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Dog walking becomes the newest hustle in town

ENTERPRISE
By XN Iraki | August 25th 2021

A man walks a calf size dog along Lenana Road in Nairobi's Kilimani area [Phillip Orwa, Standard]

An advert somewhere in the leafy suburb of Loresho calls for a dog walker.

The job description is not given, but it is probably about taking the dog for a walk every day. I’m not sure how many times. 

Such jobs were rare in Kenya, but someone who lived in Britain told me that by law, a dog must be taken for a walk every day. But why do we need dog walkers now? 

Dog walking is now a status symbol. Owning a pet is cool.  I nowadays meet lots of Kenyans and foreigners walking their dogs and some running. It’s not so surprising that some of the dog walkers are very young men and women. They are quick to adopt new status symbols including cross-racial children.

Modernity is about status symbols and we keep inventing or adopting new symbols. Cars are nowadays everywhere, they ceased to be status symbols and so are residences. We want something visible like a dog.  Rarely can you stop a car to see who is inside, but you can see the dog walker or the dog itself.  

Even the antiquated horse is a status symbol, way above the cars and other “dead symbols.”  The dog is hard to copy as a symbol, just check the cost of dog food. You need to have enough space to keep it and walk it too. Pet dogs are pricy too. Rearing dogs is a very lucrative business nowadays.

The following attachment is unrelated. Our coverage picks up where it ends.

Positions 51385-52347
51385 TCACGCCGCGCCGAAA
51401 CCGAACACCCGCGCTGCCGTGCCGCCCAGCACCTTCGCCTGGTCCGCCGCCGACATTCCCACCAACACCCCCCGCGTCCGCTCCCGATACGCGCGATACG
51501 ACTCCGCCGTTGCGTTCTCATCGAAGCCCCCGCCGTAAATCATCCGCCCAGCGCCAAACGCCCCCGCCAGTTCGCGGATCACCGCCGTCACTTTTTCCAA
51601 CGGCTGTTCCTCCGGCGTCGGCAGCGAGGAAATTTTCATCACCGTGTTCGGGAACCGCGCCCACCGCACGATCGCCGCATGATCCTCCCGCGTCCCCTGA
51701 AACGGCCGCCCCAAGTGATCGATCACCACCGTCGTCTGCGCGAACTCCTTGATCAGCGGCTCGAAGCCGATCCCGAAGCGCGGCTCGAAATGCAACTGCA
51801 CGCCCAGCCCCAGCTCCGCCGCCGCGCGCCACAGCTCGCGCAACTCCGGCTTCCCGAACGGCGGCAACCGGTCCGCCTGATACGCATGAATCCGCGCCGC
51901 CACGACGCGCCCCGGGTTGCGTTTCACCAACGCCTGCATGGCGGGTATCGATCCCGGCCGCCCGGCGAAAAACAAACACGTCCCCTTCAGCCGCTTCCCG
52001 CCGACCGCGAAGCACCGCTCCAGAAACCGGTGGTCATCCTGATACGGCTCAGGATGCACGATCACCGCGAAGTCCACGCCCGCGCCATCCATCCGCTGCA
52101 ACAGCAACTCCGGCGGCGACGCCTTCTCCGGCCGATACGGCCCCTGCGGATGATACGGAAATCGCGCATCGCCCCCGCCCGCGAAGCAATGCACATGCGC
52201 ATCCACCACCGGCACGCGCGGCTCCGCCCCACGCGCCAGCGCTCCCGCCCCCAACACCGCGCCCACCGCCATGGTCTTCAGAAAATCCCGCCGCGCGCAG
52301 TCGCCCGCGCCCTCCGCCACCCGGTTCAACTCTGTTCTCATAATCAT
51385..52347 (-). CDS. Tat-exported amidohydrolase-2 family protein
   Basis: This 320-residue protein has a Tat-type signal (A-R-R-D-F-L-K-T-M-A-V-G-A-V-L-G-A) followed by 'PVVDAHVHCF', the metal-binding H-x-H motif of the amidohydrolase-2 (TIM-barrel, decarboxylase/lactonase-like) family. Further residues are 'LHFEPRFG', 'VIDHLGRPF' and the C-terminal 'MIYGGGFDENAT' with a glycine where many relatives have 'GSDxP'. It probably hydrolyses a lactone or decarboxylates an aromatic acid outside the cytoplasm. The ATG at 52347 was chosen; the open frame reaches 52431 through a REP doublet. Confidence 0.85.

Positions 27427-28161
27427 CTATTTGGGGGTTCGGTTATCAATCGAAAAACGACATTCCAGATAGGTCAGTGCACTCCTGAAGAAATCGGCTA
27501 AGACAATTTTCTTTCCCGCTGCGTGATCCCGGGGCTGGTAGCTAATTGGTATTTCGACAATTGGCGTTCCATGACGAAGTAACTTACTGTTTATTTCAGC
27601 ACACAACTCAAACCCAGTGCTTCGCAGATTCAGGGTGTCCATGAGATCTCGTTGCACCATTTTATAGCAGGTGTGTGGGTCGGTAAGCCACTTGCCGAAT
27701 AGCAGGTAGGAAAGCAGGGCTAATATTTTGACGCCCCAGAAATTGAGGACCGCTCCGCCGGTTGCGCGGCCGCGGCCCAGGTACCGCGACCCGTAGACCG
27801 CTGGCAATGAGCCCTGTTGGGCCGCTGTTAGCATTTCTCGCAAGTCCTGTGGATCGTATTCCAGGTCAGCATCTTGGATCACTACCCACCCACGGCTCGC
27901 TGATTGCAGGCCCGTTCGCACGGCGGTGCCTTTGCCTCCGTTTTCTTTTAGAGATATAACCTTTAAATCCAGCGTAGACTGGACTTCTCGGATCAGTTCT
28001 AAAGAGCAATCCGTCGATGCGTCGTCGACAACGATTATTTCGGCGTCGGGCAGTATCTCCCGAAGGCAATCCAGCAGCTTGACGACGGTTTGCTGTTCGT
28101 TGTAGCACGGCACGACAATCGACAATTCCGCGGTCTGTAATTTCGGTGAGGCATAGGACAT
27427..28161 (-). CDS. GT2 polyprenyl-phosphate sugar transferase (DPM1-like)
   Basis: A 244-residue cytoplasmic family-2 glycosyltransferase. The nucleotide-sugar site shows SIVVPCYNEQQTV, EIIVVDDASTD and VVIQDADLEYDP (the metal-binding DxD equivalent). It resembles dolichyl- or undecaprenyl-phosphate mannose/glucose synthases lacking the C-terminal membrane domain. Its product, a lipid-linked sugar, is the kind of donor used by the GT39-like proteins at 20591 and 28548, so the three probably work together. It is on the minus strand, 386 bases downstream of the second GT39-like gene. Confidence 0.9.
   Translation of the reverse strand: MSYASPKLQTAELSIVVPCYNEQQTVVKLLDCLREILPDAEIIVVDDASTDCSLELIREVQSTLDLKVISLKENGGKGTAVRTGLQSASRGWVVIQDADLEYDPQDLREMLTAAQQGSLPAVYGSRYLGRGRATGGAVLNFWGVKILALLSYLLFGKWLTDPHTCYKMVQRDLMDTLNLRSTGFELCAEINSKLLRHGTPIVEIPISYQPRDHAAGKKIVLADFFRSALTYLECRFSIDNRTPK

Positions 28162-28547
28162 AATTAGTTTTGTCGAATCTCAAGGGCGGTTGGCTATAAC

The dog owners beyond the status symbols see it as a companion, as we age and children leave home. For the youngsters, it could be a coded message that children can wait. 

In New York, a dog walker can earn about $10-150 (Sh1,080-Sh16,200) per hour, my majuu (abroad) sources tell me.  I am yet to receive feedback on a typical dog walker’s pay in Kenya. 

We can extrapolate dog walking into economic analysis.  Does the advert for dog walkers indicate that Kenya is slowly becoming a developed country? Remember dogs used to be a source of security in most homes but are now mostly pets. I can recall how mesmerised I was when a mzungu once introduced a dog to me along with his children. 

Does dog walking symbolize inequality as some people move ahead economically as others struggle to get the basics? Let’s talk to dog walkers and owners. What do dog walking and ownership mean to you?

 

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